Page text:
by Renee Ahdieh
G. P. Putnam’s Sons, 2015. 404 pages.
The Wrath and the Dawn is a reimagining of the story of The Arabian Nights, and I’ll warn the reader right up front that it’s only the first volume of that story.
Shahrzad has volunteered to marry the caliph who keeps killing off his wives. She plans to avenge the death of her best friend, Shiva. She begins by telling him a story, a story that she will continue the next night. She is planning to find his weakness and kill him, but things don’t turn out as they expect. And the caliph is not the monster she had thought him. And her childhood sweetheart, planning to rescue her, as well as her father, accessing magic, all do not understand the changes that happen in her.
Let me say first that there are some holes in this story. Given the reason we find out for the caliph’s murders, I have a hard time believing that Shahrzad would really have lasted past even the first night. And then the way magic works is very vague and feelings-oriented (which I never particularly like in a fantasy book). On top of that, we’re told that Shazi is determined and does what she sets out to do – It seems to me she would have had a plan for killing the caliph and would have put it in place the first night, rather than hoping to arouse his curiosity.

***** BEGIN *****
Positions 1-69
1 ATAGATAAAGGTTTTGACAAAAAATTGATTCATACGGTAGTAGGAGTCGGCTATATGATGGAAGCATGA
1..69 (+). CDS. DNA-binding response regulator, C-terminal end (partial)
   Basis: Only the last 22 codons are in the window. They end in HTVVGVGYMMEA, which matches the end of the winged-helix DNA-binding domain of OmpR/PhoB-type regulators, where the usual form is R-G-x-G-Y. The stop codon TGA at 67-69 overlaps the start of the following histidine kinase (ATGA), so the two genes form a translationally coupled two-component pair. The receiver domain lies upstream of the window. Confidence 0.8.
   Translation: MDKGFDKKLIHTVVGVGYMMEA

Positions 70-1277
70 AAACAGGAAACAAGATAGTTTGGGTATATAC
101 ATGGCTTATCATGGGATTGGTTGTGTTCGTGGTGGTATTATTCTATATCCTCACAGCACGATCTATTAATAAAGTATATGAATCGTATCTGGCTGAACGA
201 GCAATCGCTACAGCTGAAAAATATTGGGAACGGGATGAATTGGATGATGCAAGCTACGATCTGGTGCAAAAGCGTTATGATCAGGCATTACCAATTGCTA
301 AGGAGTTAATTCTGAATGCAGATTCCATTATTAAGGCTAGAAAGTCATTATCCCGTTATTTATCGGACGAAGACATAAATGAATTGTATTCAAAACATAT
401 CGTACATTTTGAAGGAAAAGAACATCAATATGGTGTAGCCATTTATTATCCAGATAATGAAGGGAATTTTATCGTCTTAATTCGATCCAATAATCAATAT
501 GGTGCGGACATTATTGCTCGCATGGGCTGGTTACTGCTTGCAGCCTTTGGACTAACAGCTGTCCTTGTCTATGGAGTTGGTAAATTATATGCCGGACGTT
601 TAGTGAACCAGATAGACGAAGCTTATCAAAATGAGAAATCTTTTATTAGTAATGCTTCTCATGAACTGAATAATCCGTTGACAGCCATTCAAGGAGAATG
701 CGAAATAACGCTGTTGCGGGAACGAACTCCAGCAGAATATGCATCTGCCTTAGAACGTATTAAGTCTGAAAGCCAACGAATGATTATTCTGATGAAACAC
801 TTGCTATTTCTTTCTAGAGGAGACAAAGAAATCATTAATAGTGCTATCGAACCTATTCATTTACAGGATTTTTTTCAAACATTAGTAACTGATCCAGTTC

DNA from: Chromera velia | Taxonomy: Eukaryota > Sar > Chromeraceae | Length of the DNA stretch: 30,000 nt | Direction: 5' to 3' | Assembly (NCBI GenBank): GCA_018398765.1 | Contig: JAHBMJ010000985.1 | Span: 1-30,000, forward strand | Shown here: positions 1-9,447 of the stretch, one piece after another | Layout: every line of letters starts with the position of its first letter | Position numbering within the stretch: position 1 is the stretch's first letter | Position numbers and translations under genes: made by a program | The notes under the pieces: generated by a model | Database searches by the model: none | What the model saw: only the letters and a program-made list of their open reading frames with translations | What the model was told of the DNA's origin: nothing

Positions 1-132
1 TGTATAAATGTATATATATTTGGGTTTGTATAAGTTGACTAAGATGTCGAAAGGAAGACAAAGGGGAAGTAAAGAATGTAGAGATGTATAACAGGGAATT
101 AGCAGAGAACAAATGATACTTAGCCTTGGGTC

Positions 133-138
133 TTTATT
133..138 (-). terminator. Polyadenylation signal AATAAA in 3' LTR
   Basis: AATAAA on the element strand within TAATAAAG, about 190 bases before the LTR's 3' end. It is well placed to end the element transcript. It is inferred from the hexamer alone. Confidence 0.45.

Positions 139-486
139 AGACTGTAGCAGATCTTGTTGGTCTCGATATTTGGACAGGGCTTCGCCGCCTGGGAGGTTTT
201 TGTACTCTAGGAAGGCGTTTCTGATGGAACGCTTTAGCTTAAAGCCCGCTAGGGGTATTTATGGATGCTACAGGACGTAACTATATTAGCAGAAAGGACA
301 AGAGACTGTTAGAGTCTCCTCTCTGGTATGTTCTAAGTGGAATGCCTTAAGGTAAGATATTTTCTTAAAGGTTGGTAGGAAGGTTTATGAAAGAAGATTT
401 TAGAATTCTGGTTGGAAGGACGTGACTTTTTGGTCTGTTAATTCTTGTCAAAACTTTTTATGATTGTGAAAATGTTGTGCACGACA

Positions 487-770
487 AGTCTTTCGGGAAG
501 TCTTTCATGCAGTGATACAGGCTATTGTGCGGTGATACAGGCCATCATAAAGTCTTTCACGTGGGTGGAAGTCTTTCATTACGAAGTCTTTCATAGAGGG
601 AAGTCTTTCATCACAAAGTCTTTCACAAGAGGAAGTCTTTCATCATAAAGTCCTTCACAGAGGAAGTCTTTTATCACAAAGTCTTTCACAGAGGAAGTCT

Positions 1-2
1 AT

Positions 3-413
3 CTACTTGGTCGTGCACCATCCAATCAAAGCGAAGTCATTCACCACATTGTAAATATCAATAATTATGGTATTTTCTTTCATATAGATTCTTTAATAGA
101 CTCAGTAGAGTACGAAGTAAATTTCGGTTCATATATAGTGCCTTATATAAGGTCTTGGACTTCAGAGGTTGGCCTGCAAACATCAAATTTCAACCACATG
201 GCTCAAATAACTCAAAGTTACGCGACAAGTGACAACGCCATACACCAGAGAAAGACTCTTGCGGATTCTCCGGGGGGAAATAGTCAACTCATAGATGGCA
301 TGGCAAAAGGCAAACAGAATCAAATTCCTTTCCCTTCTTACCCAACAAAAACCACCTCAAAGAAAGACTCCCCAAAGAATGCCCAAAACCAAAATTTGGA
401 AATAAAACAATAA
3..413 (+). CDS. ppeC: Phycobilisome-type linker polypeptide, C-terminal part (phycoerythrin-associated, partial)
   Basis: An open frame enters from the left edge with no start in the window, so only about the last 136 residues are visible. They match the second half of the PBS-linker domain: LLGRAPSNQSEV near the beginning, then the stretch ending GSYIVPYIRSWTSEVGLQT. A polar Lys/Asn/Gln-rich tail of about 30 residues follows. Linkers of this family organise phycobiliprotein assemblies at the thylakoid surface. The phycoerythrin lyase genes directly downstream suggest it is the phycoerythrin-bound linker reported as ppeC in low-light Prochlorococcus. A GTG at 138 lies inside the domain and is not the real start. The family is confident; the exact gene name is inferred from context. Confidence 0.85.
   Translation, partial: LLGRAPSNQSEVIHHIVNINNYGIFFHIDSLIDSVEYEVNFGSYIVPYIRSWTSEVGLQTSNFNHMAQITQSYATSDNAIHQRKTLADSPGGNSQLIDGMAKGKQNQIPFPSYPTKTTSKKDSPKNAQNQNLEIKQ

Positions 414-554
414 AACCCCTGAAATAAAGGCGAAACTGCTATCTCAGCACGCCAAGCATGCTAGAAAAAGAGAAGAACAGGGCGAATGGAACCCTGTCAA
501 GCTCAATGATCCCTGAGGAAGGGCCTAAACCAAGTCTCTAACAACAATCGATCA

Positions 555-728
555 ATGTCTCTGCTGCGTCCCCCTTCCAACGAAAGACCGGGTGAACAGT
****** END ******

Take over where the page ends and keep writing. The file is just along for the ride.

But that said, this is an absorbing and fascinating love story. I’m not sure that I *quite* believe, once I think about it, that they would fall in love with each other. But while I was reading it, I didn’t think about it and was wrapped up in the story and longing for them to really see each other.
So, yes, there are some hanging plot threads. But the book is worth it and the story is lovely and I will definitely want to read the next installment. Perhaps not with the urgency that would keep my bride alive if I were an evil murdering caliph, but I’ll definitely be reading the next book soon after it’s published.
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Source: This review is based on a library book from Fairfax County Public Library.
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